For a stable release the contents of the yum-install.conf file should contain:


name=Fedora Core 5 - $basearch - Base

name=Fedora Core 5 - $basearch - Released Updates
At the time of writing Fedora Core 5 has not been released and the above configuration will not yet work as the mirrorlist files and repositories will not exist

For a rawhide development system the contents of the yum-install.conf file should instead contain:


name=Fedora Core Development Tree

If you want to use a local Fedora mirror, then you'll want to set the baseurl= parameter and comment out the mirrorlist= parameter before using it; otherwise, it will point to the default set of mirror Websites.

Install a Base Operating System

Firstly we need to install the kernel-xen-guest package into the image. This will pull in dependencies that total to a bit over 60 MiB.

After the the kernel-xen-guest package and dependencies have installed you should update the initrd:

Then, decide which package group(s) you want to install. Start with Core and Base (or for the space constrained just Core, however this is more difficult as you will be missing utilities such as yum).

In Fedora Core 4 installing Base would pull in the Core group as a dependency. As of Fedora Core 5 this is no longer the case.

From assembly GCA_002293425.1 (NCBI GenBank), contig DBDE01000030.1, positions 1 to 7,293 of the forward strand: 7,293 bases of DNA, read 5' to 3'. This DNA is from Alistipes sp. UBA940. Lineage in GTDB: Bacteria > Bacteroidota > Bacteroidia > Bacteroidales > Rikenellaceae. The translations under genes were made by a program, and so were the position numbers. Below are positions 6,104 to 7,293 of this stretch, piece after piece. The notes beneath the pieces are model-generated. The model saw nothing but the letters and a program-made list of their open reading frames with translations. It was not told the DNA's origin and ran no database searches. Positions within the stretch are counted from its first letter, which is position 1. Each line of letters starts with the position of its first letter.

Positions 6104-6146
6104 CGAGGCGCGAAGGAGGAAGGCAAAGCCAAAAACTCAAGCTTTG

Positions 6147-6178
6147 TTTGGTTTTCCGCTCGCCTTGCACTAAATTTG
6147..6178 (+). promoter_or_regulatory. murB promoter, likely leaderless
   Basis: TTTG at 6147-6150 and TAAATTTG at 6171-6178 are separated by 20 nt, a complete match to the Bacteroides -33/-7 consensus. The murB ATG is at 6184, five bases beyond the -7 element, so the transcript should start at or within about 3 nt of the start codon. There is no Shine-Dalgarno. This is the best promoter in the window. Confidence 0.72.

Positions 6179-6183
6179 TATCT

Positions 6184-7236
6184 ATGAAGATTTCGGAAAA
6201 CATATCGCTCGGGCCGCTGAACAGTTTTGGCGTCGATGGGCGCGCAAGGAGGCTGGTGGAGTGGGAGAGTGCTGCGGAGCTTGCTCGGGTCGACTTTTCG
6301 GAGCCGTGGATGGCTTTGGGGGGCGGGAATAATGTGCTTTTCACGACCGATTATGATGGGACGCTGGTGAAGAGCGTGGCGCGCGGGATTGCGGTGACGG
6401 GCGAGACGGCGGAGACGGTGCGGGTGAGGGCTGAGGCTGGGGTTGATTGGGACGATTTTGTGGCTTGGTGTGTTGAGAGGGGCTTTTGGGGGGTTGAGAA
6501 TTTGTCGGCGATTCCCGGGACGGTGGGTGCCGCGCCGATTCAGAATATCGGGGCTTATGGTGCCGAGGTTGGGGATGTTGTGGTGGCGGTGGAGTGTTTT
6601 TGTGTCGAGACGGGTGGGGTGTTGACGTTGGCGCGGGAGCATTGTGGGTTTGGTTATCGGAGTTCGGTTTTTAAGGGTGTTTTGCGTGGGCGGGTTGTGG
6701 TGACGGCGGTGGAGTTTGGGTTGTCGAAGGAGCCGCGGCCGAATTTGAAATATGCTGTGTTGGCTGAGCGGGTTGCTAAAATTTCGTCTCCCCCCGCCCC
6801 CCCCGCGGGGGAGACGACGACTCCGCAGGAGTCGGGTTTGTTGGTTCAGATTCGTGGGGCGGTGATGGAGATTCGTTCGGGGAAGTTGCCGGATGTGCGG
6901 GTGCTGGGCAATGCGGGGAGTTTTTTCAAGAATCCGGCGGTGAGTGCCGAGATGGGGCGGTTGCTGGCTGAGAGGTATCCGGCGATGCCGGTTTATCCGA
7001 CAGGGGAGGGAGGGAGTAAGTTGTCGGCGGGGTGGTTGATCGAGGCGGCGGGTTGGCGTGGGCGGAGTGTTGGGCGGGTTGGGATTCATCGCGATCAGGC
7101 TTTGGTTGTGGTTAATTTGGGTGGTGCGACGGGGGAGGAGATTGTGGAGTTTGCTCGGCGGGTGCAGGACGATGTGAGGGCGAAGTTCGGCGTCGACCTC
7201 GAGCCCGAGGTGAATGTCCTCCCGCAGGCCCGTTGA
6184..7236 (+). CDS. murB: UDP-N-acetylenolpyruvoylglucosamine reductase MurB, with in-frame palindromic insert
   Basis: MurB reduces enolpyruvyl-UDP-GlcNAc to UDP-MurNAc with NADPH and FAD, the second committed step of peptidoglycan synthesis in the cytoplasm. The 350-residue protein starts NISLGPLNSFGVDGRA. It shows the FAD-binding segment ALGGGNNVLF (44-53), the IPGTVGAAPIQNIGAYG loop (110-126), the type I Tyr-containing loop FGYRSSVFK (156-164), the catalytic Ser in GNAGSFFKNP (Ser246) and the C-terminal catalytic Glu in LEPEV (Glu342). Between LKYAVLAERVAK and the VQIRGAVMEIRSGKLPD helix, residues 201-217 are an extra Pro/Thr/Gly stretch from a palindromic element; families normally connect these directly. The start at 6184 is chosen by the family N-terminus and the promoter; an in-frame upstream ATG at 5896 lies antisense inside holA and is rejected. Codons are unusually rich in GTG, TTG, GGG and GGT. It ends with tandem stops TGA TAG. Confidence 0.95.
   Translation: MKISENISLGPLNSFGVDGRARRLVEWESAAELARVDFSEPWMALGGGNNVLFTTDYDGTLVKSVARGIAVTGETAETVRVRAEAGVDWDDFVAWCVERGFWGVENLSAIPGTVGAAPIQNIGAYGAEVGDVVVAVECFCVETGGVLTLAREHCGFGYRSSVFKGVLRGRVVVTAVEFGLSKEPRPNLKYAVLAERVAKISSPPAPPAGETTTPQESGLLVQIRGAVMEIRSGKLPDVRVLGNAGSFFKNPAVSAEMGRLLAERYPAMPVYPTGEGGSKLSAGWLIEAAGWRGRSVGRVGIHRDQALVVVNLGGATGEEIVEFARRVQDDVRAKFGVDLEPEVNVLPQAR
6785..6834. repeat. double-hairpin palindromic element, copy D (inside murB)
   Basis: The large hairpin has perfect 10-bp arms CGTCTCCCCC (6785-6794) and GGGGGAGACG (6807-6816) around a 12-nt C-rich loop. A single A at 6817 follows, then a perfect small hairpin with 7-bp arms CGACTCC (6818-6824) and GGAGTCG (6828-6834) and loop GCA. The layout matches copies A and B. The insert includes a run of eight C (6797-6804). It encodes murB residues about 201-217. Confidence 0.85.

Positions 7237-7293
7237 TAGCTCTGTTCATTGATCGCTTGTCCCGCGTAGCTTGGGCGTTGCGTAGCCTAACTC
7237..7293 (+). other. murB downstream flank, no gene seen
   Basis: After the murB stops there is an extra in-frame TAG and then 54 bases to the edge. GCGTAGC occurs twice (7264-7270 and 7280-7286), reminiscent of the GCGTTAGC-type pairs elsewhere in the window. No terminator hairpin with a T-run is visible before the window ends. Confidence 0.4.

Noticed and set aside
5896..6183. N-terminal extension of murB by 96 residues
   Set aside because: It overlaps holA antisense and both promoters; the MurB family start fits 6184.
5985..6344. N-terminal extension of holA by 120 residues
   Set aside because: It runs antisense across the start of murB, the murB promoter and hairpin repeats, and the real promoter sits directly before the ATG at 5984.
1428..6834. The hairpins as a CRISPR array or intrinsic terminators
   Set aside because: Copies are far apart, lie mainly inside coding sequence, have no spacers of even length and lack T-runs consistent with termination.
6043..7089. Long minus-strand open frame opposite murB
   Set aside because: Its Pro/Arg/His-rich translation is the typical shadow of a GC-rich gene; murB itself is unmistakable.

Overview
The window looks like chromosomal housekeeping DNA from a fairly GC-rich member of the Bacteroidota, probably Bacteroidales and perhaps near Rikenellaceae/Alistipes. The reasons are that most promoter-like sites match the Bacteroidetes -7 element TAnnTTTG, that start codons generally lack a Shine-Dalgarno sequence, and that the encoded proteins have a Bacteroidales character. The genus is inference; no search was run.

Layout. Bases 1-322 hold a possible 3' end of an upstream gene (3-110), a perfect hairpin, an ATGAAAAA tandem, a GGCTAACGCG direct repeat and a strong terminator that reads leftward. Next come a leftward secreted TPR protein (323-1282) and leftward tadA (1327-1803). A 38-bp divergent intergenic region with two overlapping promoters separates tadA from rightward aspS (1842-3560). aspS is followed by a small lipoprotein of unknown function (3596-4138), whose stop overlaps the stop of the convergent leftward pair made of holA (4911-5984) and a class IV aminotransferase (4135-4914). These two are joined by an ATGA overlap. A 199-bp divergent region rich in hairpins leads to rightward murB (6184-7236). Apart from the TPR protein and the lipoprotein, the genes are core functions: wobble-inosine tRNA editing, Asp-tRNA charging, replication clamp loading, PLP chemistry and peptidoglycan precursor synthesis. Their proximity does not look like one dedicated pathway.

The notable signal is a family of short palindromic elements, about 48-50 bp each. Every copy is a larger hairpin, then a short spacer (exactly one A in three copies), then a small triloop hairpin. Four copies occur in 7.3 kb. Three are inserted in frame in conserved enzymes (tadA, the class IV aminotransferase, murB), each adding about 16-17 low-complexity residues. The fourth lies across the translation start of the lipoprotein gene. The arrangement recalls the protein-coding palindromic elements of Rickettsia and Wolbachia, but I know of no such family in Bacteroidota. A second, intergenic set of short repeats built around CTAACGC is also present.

Install the guest system with the package groups by running yum. For example, to install with Core and Base use the command:

Grab a coffee and have a snack, it's going to take a little while depending on your connection speed to the yum repository :-)

SELinux must be disabled to do this. SELinux does path based checks for whether or not things are allowed which do not apply when you're doing installs into a chroot environment.

Come back and if everything went okay, you'll have a minimal install in /mnt.

Do any other configuration you want to on the file system and then unmount it:

Registering a Guest System as a Domain

Now, we just have to create a configuration file in /etc/xen/. As a simple example, the following configuration file is /etc/xen/fedora-guest1:

kernel ="/boot/vmlinuz-2.6.15-1.29_FC5guest"
memory = 64
name = "fedora-guest1"
vif = ['']